Music Pirates Will Be Unmasked, Despite Band’s Protests

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Despite protests from the band All Shall Perish, the identities of 80 alleged file-sharers of their music are set to be handed over to a Panama-based copyright troll. The manager of the band says he is shocked and angry that the troll had obtained the rights to All Shall Perish's music and has ordered the band's German-based label to call off the dogs. "The band, their attorney and myself have and will continue to take any steps to protect fans, yes, even those who file trade," he told us.

As reported last month, a lawsuit filed April 20th in the US District Court For The Middle District of Florida is targeting fans of American metal band All Shall Perish (ASP).

Two issues made this case stand out. One, this is the first time sharers of music have been sued since the RIAA ended its infamous campaign. Two, the suing of All Shall Perish’s fans is being done without the band’s permission. Indeed, the band’s label, Nuclear Blast, didn’t even tell ASP that they’d signed over the rights to Panama-based World Digital Rights so that they could sue.

TorrentFreak has kept in touch with ASP manager Ryan Downey who has been hoping that the lawsuit would be withdrawn. However, we discovered that World Digital Rights have persisted with their lawsuit and earlier this month were granted permission from Judge Sheri Polster Chappell to obtain the identities of 80 alleged file-sharers from US ISPs.

We informed Downey of the development and he and the band’s lawyer went away to see what could be done.

“The band’s attorney made it clear to the licensing people [at Nuclear Blast Records] that the band wanted no part in lawsuits against fans. The industry is changing, illegal downloading is troublesome for bands and of course, for record labels, but whatever the solution will be – streaming, subscription, Kickstarter, new ways of looking at it entirely, whatever comes about – the band and I are in agreement (as is their lawyer) that SUING MUSIC FANS SURE ISN’T IT,” Downey told TorrentFreak.

But of course, when this story broke last month Nuclear Blast were already aware that the band didn’t support suing fans yet either couldn’t or wouldn’t stop World Digital Rights persisting with the lawsuit. Clearly the band’s protests needed underlining.

“The licensing folks at Nuclear Blast in Germany took all of this to mean we wanted them to prevent World Digital Rights from pursuing any new actions / claims. I don’t know how we could have been more clear, but, we emphasized again, after receiving your email and being made aware of these new developments, that what we were saying all along was DISMISS ANY AND ALL LAWSUITS AGAINST ALL SHALL PERISH FANS,” Downey told us.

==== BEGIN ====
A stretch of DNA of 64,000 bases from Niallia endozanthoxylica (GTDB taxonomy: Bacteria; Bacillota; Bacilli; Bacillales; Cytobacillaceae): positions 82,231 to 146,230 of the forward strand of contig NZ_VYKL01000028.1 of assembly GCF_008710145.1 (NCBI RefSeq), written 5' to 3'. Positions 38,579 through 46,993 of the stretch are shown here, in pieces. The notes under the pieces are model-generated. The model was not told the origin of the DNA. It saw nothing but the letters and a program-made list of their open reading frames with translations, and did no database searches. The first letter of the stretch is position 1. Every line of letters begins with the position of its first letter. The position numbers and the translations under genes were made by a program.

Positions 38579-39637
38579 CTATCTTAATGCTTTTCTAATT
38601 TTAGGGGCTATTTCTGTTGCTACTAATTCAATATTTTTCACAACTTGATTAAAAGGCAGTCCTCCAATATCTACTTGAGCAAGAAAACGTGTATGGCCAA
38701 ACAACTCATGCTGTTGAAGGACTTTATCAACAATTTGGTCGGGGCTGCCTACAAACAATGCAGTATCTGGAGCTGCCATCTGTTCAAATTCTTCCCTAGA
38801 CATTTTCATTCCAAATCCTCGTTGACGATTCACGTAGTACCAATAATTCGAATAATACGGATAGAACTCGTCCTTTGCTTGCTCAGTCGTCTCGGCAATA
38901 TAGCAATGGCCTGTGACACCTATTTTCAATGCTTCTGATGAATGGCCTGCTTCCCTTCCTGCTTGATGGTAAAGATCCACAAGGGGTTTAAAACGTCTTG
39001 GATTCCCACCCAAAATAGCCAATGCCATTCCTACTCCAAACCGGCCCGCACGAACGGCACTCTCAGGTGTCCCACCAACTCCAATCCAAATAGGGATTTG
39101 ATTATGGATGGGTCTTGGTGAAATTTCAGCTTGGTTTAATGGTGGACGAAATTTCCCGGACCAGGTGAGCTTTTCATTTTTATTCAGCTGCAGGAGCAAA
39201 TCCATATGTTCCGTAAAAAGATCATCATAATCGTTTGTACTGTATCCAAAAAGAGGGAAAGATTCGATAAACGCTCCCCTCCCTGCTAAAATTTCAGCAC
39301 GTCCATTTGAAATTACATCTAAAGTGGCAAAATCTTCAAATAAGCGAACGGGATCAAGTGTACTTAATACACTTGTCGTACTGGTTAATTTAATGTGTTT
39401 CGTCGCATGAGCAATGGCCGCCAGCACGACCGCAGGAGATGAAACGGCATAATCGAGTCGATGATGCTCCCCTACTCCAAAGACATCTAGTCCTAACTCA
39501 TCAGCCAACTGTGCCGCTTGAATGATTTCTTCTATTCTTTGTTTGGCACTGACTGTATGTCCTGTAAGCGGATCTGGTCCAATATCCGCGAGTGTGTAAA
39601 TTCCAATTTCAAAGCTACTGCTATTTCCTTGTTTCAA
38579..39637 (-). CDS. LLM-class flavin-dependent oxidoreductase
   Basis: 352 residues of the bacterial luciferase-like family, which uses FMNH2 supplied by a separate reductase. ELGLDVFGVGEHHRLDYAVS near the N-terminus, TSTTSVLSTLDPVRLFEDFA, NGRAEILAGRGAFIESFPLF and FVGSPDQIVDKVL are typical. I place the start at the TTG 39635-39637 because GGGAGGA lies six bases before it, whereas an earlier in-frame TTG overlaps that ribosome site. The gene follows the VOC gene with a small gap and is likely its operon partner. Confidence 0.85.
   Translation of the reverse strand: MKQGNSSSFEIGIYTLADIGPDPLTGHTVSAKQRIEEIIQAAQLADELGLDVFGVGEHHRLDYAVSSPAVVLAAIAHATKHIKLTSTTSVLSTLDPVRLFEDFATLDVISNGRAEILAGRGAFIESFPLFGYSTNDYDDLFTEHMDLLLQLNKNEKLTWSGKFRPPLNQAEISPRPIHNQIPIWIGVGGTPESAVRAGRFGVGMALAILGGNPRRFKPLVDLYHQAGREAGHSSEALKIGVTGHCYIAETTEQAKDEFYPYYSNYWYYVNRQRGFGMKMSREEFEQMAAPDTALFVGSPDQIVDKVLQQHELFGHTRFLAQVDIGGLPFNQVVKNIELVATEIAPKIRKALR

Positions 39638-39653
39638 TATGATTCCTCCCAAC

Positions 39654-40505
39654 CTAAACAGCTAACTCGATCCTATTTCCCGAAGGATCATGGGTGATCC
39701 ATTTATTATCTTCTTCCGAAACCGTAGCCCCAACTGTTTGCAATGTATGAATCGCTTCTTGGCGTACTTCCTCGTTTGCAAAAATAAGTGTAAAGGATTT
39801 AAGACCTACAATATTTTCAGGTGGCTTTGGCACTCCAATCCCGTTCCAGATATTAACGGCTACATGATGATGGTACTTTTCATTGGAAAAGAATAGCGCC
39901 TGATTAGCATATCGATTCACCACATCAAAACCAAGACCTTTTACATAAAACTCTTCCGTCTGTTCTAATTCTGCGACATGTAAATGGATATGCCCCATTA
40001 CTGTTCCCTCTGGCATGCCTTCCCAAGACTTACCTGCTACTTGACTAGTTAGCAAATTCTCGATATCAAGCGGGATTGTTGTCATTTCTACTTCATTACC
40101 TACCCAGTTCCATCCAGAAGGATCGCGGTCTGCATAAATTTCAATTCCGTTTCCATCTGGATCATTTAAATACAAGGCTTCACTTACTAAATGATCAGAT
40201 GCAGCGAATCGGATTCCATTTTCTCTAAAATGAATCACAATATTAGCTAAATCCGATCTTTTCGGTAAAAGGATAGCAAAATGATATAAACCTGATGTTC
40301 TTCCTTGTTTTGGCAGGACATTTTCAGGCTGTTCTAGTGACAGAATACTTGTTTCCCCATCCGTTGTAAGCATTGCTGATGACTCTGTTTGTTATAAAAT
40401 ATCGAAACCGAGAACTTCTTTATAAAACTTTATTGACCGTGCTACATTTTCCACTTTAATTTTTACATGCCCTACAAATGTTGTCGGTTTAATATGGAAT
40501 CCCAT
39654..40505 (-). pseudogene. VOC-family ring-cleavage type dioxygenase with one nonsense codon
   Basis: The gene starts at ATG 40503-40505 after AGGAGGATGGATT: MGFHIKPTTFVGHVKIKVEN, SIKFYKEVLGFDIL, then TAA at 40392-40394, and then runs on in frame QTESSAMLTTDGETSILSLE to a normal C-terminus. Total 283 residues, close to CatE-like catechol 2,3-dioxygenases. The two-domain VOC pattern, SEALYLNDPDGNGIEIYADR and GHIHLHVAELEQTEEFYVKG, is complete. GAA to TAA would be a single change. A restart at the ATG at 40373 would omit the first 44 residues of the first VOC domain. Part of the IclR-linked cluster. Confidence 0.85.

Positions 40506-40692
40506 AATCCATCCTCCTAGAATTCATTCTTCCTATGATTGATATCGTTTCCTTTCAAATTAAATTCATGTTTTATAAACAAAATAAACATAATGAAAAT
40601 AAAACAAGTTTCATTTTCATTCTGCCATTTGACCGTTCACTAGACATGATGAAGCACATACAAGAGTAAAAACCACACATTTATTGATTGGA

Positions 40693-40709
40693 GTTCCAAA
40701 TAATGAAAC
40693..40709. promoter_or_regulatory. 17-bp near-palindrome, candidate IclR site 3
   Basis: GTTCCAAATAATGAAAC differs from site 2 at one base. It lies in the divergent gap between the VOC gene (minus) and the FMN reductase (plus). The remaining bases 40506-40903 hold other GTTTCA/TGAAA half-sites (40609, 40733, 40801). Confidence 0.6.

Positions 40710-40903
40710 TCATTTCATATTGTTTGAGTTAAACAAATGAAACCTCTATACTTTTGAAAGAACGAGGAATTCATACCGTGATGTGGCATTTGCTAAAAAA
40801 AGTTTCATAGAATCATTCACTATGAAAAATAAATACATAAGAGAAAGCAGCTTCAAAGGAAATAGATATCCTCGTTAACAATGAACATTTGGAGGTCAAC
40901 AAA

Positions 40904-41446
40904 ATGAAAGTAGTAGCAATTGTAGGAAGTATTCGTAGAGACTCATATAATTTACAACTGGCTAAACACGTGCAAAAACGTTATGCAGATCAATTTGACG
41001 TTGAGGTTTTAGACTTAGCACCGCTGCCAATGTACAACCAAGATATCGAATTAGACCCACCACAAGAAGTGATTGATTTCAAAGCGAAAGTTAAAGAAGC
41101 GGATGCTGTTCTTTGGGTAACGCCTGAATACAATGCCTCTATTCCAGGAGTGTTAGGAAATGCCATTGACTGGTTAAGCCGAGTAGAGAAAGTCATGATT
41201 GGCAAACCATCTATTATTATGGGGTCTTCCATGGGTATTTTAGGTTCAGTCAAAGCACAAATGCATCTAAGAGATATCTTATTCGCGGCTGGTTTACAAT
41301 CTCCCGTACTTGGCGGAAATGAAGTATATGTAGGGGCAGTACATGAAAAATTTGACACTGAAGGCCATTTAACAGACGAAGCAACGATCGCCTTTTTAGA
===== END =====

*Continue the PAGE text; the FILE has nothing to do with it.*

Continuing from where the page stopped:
Then this week there appeared to be a breakthrough.

“We were informed [Wednesday] by Nuclear Blast that they would tell World Digital to dismiss all of this. Furthermore, we have pressed (yet again) to ensure the copyright registration returns to the band as owners of all recordings, as nobody else had the right to register the band’s copyrights as World Digital seems to have either done or attempted at some point.”

But while Downey has answered questions and been very responsive, the same cannot be said about Nuclear Blast. Request for comment sent to several members of staff, from those in the licensing department to the label owner, were not responded to.

That said, the silence is not unexpected. While Downey has gone out of his way to be unfailingly polite when speaking to us about Nuclear Blast, using terms such as “hard working”, “passionate”, “communicative” and “supportive”, it’s impossible to overlook the fact that someone there transferred the rights to the band’s music over to a troll without even having the courtesy to mention it. And that troll continued with the lawsuit despite knowing the band were against it.

The best outcome now is that the whole thing goes away, but it’s still possible that World Digital Rights will persist and people will get settlement demands through the mail. If that happens, recipients will have someone to turn to.

“The band, their attorney and myself have and will continue to take any steps to protect their fans, yes, even those who file trade,” Downey told us. “The band would prefer that their fans legally purchase, stream or otherwise enjoy their music. But they definitely have not, will not and do not wish to sue their fans.”

If any reader receives a letter from World Digital Rights, write to us at the usual address.


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